I think it makes perfect sense. As a small business, we spent a lot of time looking for suppliers online. Pinterest definitely is going to be helpful.
Any suggestions on what to put on Pinterest for small businesses like us? Would love to know what you think. For example, we sell western show clothes ( heartlandshowapparel.com) and we target the price range $100-500. It’s challenging to reach customers on a small budget.
I think Pinterest can be very helpful for all kinds of companies in terms of customer acquisition, but another key thing that should be noted is do they already have a presence on other social media platforms? If they are already on many different networks then it can be difficult to manage more and more platforms, and this could result in the company losing sight of what they were aiming to do on that social network in the first place.
@Shashank. Thanks for the comment. I agree with you; while Steve’s approach is a clever way to think ahead for SEO purposes, and perhaps it can work with certain businesses, images have to be engaging and interesting visuals as rule No. 1. You bring up a good point, the demographic could change. Or maybe it will remain niche — which is very good for some businesses, not so great for others.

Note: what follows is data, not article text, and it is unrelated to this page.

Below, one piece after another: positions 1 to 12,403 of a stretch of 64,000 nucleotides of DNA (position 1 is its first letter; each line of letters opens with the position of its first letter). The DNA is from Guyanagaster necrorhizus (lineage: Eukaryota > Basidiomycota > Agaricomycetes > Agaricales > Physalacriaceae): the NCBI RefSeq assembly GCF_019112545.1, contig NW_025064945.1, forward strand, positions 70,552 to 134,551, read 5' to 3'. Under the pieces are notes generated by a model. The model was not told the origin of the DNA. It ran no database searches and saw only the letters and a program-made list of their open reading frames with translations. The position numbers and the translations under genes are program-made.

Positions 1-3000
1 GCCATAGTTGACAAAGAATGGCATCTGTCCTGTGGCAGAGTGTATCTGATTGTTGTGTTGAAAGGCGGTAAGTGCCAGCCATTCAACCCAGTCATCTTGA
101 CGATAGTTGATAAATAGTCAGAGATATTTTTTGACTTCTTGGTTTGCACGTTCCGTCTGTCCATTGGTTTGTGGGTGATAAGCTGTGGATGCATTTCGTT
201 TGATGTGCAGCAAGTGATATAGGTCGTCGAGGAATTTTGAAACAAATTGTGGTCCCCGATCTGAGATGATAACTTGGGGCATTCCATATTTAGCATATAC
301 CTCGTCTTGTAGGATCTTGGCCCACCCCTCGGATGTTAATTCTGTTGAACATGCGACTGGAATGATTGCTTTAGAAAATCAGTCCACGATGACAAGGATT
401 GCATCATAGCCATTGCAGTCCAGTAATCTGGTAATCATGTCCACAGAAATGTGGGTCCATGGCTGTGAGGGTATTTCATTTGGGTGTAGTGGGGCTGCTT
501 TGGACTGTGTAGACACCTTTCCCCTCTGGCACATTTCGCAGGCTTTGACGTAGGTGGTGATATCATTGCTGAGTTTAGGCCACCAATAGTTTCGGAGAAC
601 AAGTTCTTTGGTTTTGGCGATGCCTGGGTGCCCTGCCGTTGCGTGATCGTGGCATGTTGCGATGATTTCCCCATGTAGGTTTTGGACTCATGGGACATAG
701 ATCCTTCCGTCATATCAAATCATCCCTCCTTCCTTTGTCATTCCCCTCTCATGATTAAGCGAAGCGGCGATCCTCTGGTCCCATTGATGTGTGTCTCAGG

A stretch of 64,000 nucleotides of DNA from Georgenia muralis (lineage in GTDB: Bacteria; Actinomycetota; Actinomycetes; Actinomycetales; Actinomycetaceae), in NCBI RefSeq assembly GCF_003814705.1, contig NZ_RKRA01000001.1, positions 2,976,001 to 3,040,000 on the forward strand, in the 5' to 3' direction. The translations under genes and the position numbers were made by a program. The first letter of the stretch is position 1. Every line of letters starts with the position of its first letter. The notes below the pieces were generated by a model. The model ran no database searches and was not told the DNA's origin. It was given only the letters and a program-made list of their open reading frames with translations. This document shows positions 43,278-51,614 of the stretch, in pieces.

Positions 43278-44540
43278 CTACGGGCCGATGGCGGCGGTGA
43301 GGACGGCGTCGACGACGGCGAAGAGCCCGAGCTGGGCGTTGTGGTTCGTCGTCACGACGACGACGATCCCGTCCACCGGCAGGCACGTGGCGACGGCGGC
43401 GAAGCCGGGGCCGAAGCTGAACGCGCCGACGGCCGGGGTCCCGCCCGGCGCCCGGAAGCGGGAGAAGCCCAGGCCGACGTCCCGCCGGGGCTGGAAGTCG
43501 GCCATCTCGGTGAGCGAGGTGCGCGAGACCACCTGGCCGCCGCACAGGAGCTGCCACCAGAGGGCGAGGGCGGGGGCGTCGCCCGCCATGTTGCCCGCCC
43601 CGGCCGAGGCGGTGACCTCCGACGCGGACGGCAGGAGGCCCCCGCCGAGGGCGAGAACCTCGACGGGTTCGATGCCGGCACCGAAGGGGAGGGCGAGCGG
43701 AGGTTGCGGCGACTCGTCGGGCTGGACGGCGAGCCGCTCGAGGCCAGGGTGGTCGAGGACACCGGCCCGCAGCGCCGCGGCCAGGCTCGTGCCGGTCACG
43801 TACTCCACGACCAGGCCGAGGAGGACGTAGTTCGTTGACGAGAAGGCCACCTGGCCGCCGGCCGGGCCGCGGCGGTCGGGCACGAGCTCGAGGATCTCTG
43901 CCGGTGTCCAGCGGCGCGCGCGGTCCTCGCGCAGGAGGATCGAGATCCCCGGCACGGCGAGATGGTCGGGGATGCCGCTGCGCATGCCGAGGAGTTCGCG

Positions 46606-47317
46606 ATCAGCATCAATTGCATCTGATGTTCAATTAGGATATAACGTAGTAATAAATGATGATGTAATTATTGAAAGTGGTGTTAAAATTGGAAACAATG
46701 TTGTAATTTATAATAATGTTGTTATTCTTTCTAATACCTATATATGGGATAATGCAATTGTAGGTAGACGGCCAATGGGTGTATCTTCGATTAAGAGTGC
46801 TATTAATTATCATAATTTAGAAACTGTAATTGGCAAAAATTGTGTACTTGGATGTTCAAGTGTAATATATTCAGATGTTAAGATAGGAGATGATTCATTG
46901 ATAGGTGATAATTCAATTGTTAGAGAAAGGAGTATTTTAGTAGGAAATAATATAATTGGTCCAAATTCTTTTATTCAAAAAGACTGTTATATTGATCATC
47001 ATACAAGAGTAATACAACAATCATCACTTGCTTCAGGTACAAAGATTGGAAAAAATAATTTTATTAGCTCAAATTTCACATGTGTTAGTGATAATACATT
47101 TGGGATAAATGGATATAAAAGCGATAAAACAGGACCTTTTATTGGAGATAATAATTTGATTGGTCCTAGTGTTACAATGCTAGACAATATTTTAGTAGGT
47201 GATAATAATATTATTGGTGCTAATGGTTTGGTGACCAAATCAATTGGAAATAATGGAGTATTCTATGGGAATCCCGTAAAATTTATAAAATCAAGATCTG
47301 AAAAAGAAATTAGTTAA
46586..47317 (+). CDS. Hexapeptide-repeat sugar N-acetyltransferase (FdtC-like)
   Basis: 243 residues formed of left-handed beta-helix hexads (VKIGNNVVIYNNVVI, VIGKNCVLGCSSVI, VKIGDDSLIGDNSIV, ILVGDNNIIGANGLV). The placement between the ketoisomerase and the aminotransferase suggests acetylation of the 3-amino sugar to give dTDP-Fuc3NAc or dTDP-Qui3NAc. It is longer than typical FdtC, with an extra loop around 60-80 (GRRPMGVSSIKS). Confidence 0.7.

@Thao, valid point — and on the flip side, even if the B2B had something really great to pin, it doesn’t mean you are going to buy their services someday. And you’re right, if people are passionate about your brand perhaps because you’ve done a great job building community elsewhere, it could spill over into Pinterest. I agree with you that not all mediums have to work for every business. Best not to be reactive.
No offense to Steve, but I have to say personally I don’t feel very enthusiastic about the idea of repining turbine pictures. Pinterest is amongst the few Social Media that’s not for everybody. It makes sense for certain business, like fashion, and other business that have loads of pictures and photography to share and spread.